Two men from the River Wey Trust are bent down looking at a log in the river.
Peter showing us what to look for!
Trust volunteers sort through their catch in order to identify key species that will help determine water health.

Bringing in the chemistry testing!

We’ll continue to conduct monthly kick testing at Allee’s meadow. But that means there’s lots of the river that isn’t being monitored regularly. So, the Trust is establishing a monthly water chemistry program using the Water Rangers testkits as well as the nutrient testing from Freshwater Watch (we’re hoping to work more closely with these water champions… stay tuned!). The Trust is establishing some regular sample locations that are of interest, giving us a snapshot of the river’s health each month. Combined, they’ll allow volunteers to monitor more parts of the river and become the eyes on the ground, increasing their understanding of what’s normal and helping the Trust act when things aren’t right!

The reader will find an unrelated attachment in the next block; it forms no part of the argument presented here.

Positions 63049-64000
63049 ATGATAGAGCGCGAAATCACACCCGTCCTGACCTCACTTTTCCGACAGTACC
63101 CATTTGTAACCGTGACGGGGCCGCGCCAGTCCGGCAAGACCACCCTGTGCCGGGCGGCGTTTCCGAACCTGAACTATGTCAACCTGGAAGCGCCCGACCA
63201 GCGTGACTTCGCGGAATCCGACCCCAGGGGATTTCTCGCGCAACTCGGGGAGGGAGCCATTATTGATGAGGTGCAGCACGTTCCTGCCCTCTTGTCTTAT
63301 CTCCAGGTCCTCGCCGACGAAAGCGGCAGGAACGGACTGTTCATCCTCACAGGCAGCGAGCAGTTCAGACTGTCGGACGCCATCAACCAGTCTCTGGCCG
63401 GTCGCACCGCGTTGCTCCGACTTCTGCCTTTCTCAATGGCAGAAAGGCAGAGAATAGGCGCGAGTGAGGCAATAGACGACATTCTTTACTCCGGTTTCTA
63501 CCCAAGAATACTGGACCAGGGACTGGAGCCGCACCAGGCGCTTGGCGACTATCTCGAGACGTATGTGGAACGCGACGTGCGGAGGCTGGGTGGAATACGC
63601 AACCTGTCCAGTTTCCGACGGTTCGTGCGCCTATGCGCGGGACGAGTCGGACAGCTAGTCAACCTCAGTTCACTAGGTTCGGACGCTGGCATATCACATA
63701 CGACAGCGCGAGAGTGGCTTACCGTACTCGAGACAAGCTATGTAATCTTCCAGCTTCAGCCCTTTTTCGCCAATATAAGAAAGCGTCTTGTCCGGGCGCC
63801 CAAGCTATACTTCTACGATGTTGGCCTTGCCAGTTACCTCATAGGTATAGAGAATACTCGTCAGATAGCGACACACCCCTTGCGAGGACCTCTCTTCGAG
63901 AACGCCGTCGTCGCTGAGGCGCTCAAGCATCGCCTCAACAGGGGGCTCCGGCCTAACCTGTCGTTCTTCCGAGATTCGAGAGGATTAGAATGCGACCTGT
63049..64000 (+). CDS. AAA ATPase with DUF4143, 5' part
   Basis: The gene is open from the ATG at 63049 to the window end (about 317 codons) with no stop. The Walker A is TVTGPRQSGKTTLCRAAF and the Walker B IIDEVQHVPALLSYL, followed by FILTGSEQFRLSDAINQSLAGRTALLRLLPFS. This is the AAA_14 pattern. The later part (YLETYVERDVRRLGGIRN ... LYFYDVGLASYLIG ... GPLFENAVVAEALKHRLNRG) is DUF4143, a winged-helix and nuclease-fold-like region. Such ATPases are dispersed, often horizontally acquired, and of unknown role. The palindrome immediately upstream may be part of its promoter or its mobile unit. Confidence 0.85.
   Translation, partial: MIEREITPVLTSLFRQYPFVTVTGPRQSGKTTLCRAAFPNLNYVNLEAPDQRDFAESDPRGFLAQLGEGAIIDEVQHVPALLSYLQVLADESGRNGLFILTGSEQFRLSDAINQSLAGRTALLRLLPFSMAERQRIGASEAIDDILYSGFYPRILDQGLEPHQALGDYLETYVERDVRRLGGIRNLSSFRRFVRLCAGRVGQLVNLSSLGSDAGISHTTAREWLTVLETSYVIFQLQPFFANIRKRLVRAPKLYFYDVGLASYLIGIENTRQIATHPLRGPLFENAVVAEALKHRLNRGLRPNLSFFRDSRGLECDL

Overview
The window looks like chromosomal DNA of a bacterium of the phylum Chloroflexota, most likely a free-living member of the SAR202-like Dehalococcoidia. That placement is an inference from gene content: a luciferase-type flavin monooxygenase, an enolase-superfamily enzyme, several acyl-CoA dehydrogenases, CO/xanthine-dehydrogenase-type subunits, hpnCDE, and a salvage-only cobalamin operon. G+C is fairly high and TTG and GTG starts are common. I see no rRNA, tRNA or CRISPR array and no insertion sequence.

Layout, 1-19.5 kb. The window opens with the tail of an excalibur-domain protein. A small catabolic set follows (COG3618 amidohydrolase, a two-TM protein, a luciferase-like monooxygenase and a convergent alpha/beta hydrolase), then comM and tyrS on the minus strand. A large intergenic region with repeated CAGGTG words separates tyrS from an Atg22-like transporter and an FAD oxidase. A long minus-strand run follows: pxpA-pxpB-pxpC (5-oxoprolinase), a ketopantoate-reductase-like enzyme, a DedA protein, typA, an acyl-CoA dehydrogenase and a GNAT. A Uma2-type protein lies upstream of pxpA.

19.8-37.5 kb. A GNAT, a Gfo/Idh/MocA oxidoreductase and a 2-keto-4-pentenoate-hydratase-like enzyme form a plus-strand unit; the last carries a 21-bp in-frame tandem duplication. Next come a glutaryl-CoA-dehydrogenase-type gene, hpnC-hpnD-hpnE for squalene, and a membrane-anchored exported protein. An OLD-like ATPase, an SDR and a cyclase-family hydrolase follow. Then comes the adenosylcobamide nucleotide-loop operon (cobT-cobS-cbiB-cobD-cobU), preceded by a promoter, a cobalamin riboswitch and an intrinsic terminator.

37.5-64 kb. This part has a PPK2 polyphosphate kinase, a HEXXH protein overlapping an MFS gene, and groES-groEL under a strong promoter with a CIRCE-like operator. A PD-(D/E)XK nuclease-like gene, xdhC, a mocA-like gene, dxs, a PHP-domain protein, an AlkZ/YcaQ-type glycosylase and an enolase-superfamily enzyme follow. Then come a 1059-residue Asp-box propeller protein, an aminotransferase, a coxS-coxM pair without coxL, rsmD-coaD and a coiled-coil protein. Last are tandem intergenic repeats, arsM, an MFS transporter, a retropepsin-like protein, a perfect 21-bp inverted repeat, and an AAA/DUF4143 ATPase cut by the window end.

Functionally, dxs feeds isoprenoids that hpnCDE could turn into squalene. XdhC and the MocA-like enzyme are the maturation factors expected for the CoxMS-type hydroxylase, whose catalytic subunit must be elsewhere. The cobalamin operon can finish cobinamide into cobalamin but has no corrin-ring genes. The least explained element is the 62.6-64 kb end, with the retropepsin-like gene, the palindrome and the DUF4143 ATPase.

Interested in water testing, too?

Visit our online store to check out what kind of water testing kits we have available for purchase.

We’ll make sure the data that we collect can be shared and used with whoever is tracking in the region. The River Wey Trust posts their results on their website, too. It includes a snapshot of Allee’s Meadow testing results from the Water Rangers website. You can see the group’s testing locations using the group feature of Water Rangers.